The Western Degree
In the old movies, one could tell the bad guys because they wore the black hats. Not so with our very own Marshal Dave, the best Senior Warden east of the Pecos. Last week, Dave got the opportunity to lead the posse for the fall FC degree, and a fine job he and his band of compadres made of it.
Dave was on a trip out west with his wife and some friends. One day they mosied into a haberdashery, where Dave espied a particular Stetson, and tried it out in front of the mirror. A woman passing by exclaimed “You should buy that hat; it makes you look just like a marshal.” Dave, who in real life is a law-enforcement agent, decided that it was a good omen; and so last Wednesday found him riding high in the saddle… or at least, in the Oriental chair.
In Connecticut, the Fellowcraft degree is a little longer than the Entered Apprentice degree, and I was disappointed to see some of the members disappeared after the break. This happens fairly frequently, and I try to be understanding because I realize that some of the older members need their sleep. But it’s disappointing because some of the best work is performed during the second half of the degrees. In Connecticut, we have a particularly involved second Section lecture that we call “The Middle Chamber Lecture.” Other jurisdictions call it the Staircase Lecture, or the Senior. Deacon’s Lecture, or something similar. This time, the Middle Chamber Lecture was performed by our Junior Deacon Gerry, who delivered what was unquestionably one of the best explanations of columns, senses and the liberal arts that I’ve ever heard. Gerry likes to tease me by pointing out that I tend to use a lot of body language in my ritual delivery, but I noticed that he was doing the same – and I think that it enhanced an already fantastic piece of memory work.
Naturally, the rest of the Friendship officers performed admirably, moreso because just as last month, this was also a “move up” night for everyone, with the exception of me, for whom it represented more of a “move out” night. Yes, just like my
complaint observation from last month, I no longer get the opportunity to do ritual. Oh, Marshall Dave threw me a bone by allowing me to do the Fellowcraft charge, but that was the extent of my participation.
And of course, as saddened as I am, it’s the way it should be. I know that there are a lot, perhaps even a majority of lodges in which a particular member “owns” a part and may rehearse that for years. A particularly gifted ritualist will give that part meaning and character, and make it something that the candidate will long remember. But it also discourages the newer officers from developing their own ritual skills, and quite likely contributes to the encroachment of sloppy work, especially when an officer thinks to himself “I can just wing it, because ol ‘ Tom is gonna do that long part.” And while the rituals vary from country to country, and sometimes even from lodge to lodge in the same territory, the overall presentation is what makes Freemasonry what it is: the oldest fraternity. We should all be proud of the presentation that we make to our candidates, and we should encourage them by our own actions to become involved. When they see the same guy give the same set of lectures for the umpteenth time the familiar and comfortable will begin to become the trite and stale. But when the candidates – our friends and family – see us making the effort, not only does it inspire them, it also gives a sense of variety as each officer delivers a performance differently from the previous one.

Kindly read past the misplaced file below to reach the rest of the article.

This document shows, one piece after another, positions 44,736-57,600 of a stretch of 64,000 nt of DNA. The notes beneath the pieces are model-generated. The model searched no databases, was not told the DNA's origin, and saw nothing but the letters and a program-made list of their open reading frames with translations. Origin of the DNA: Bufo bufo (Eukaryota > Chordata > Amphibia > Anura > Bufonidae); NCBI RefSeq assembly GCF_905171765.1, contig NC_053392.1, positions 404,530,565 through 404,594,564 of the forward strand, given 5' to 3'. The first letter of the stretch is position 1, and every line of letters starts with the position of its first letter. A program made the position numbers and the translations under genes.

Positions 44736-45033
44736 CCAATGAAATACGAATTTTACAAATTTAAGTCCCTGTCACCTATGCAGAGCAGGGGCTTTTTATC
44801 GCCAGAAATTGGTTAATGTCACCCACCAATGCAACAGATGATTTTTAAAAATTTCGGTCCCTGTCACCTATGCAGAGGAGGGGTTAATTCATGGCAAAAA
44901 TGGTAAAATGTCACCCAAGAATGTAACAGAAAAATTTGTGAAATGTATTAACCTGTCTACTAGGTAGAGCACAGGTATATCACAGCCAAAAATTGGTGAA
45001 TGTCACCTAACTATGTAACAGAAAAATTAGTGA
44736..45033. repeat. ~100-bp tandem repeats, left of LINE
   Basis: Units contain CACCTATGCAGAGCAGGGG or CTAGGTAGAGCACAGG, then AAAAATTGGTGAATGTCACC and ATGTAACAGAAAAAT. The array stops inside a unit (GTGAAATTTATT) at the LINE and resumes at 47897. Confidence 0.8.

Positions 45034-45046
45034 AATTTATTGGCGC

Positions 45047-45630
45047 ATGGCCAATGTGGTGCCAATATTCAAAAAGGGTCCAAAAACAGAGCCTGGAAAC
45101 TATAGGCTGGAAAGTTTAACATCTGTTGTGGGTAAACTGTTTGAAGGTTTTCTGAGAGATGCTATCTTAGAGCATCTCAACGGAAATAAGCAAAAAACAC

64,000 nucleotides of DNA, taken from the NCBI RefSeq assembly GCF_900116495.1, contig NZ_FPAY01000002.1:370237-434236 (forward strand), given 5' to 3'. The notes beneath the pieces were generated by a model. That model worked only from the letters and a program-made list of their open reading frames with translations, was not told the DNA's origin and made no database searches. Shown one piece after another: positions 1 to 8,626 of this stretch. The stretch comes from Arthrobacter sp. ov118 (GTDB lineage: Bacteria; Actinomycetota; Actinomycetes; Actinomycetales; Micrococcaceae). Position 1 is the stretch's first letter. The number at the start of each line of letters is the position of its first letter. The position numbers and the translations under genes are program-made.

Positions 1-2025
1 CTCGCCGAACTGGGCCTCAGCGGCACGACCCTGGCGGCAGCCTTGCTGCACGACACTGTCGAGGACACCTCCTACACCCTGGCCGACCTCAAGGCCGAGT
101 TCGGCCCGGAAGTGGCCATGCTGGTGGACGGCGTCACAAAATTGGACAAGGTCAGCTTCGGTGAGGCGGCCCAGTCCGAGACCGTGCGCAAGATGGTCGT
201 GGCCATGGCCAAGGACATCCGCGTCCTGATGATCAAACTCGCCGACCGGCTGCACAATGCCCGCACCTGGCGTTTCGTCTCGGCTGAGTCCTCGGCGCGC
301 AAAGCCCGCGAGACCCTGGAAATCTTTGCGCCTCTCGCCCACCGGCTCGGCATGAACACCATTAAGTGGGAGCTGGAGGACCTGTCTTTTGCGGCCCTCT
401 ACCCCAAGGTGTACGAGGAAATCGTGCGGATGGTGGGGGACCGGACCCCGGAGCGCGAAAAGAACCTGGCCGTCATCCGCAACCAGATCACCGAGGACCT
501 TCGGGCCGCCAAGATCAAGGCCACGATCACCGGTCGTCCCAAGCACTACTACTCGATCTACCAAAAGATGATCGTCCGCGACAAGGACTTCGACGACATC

But I’m drifting from my main topic, which was to point out the great work done by Marshal Dave and his posse.
As I get ready to close my own year of serving my lodge in the East, I like to reflect on the progress that I’ve seen my officers make as they’ve progressed through the line. I remember that Eric was one of the first candidates that I conducted around the lodge when I was a new Senior Steward – and considering that Eric is about 50% larger than I am, this was no mean feat. But I remember that he was a young and very nervous candidate, and became the young and nervous officer to my right when I was sitting in the South. He’s now a bit older, more experienced, and certainly more seasoned as he served at my right as Senior Deacon this year. And his brother, Kyle, was the first candidate that I initiated as an Entered Apprentice when I did my first move-up two years ago, and is now one of the busiest guys at the lodge. Likewise, the Stewards Kevin and Ryan are both active with the DeMolay chapter. I’ve known them since they were teenagers; while they’ve both matured, they’re not all that much different – and I mean that in a good way. Jim, the Junior Warden, is also busy as the Secretary of our building committee, and I’m sure he’ll do a great job supporting Marshall Dave next year. It’s been great working with all of them. The Marshal is going to have a fantastic posse riding with him next year.
And as for Marshal Dave, he’s been fun to play off of during our lodge meetings. Dave is always ready with a smile, a joke, or a long, rambling story that – eventually – has a punch line. I know that he’s got some interesting programs planned for next year, and I hope that he enjoys his time every bit as much as I have.